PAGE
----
Results from two case-control studies have found an association between low serum lycopene levels and existing cervical cancer, but it is uncertain whether this can be interpreted as a risk factor because depleted levels may be a result of tumour usage, the increased burden of oxidative stress or both.


Recent epidemiological studies have shown an inverse relationship between tissue and serum levels of lycopene and risk of acute coronary event or stroke and degree of IMT of the common carotid artery.

Strong population-based evidence comes from the large Women’s Health Study (n = 39,875), the European Community Multicenter Study on Antioxidants, Myocardial Infarction and Breast Cancer (EURAMIC) study and the Kuopio Ischaemic Heart Disease Risk Factor study.

In the Women’s Health Study, higher plasma lycopene concentrations were associated with a lower risk of cardiovascular disease. Specifically, for cardiovascular disease, exclusive of angina, women in the upper three quartiles had a significant multivariate risk reduction of 50% compared with those in the lowest quartile. For the EURAMIC study, 1379 individuals (552 patients, 717 controls) from 10 European countries were recruited. Needle aspiration biopsy samples of adipose tissue were taken shortly after myocardial infarction, and levels of alpha- and beta-carotenes, lycopene, and alpha-tocopherol were measured. After adjusting forage, body mass index, socioeconomic status, smoking, hypertension, and maternal and paternal history of heart disease, only lycopene levels were found to be protective. The effect also appeared to be dose-dependent.

In the Kuopio Ischaemic Heart Disease Risk Factor study, 1028 middle-aged men (aged 45-54 years) from Finland were examined and classified into quartiles according to their serum lycopene concentration. The men in the lowest quartile had a significantly higher mean IMT of the common carotid artery (CCA-IMT) and maximal CCA-IMT than the others. Once again, a dose-dependent effect was observed as the mean and maximal CCA-IMT increased linearly across the quarters of serum lycopene concentration. This particular finding is important because increased IMT of the CCA has been shown to predict coronary events.


Lycopene supplements are sometimes used to reduce the risk of developing macular degeneration and generally support eye health. In general, it is taken in combination with other carotenoids, such as zeaxanthin and lutein, for this indication for which there is supportive evidence. Few studies are available to determine whether lycopene as a sole agent exerts clinically significant protective effects. One cohort study of 1 59 older people found no inverse association between lycopene intake and 5-year incidence of early age-related macular degeneration (ARMD). Alternatively, a recent study comparing 34 patients with ARMD to 21 control subjects found that of the serum carotenoid concentrations measured, only lycopene was decreased significantly in the serum LDL and HDL fractions (P< 0.05).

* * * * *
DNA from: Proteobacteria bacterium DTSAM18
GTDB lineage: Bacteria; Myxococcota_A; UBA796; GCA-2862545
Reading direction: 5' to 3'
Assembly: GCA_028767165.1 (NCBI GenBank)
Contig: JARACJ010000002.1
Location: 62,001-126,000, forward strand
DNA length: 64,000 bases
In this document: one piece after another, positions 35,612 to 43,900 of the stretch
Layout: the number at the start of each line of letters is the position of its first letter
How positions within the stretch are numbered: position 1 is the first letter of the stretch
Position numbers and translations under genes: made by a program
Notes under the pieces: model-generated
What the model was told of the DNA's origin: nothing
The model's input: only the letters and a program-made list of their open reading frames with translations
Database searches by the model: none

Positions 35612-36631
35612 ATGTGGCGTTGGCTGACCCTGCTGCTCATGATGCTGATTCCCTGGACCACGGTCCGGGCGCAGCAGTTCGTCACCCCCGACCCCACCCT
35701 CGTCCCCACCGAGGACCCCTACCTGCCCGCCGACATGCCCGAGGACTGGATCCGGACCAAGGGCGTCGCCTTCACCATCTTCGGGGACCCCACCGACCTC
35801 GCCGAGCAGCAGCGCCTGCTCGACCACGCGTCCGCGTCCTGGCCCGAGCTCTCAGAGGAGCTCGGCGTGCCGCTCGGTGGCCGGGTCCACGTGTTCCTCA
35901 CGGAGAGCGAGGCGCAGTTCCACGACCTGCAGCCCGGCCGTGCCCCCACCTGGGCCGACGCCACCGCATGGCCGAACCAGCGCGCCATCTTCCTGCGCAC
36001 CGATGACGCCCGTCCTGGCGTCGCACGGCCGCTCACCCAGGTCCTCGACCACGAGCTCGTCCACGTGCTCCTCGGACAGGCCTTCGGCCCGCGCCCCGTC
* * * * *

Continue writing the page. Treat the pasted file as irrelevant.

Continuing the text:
Studies have identified protective effects for lycopene against oxidative changes in human lens epithelial cells in vitro and reduced incidence and grading of cataract in test animals. A cross-sectional survey of 372 older volunteers also produced positive results, finding the risk of cortical cataract was lowest in people with the highest plasma concentrations of lycopene.


Oral ingestion

Increasing lycopene intake to 16 mg/day (using tomato paste) over a 10-week period has been shown to provide significant protection against erythema formation following UV irradiation, compared with placebo. The protective effects appear to develop slowly, as tests conducted at 4 weeks found no significant changes. Protective effects were also seen in another study that compared the synthetic lycopene with concentrated tomato extract (Lyc-o-mato). The daily dose of lycopene was approximately 10 mg/day, which was lower in than the previous study. Again, 12 weeks were required to detect significant protective effects against UV-induced erythema and the effect was more pronounced in the group using a natural lycopene source.

Topical use Results from an experimental model show that topical lycopene also has protective effects against acute UV-induced photodamage. Furthermore, it may act as a preventative agent via inhibition of epidermal ornithine decarboxylase activity, reducing inflammatory responses, maintaining normal cell proliferation, and possibly preventing DNA damage, as indicated by blocking the necessitating step of apoptosis following UVB injury.

Lycopene: Other Uses

General antioxidant nutrient.

Lycopene: Dosage Range


• Hypercholesterolaemia: 60 mg/day.

• One large study on lycopene and prostate cancer suggested that a daily intake of approximately 6.5 mg was protective.

• Sunburn protection: 10-16 mg/day.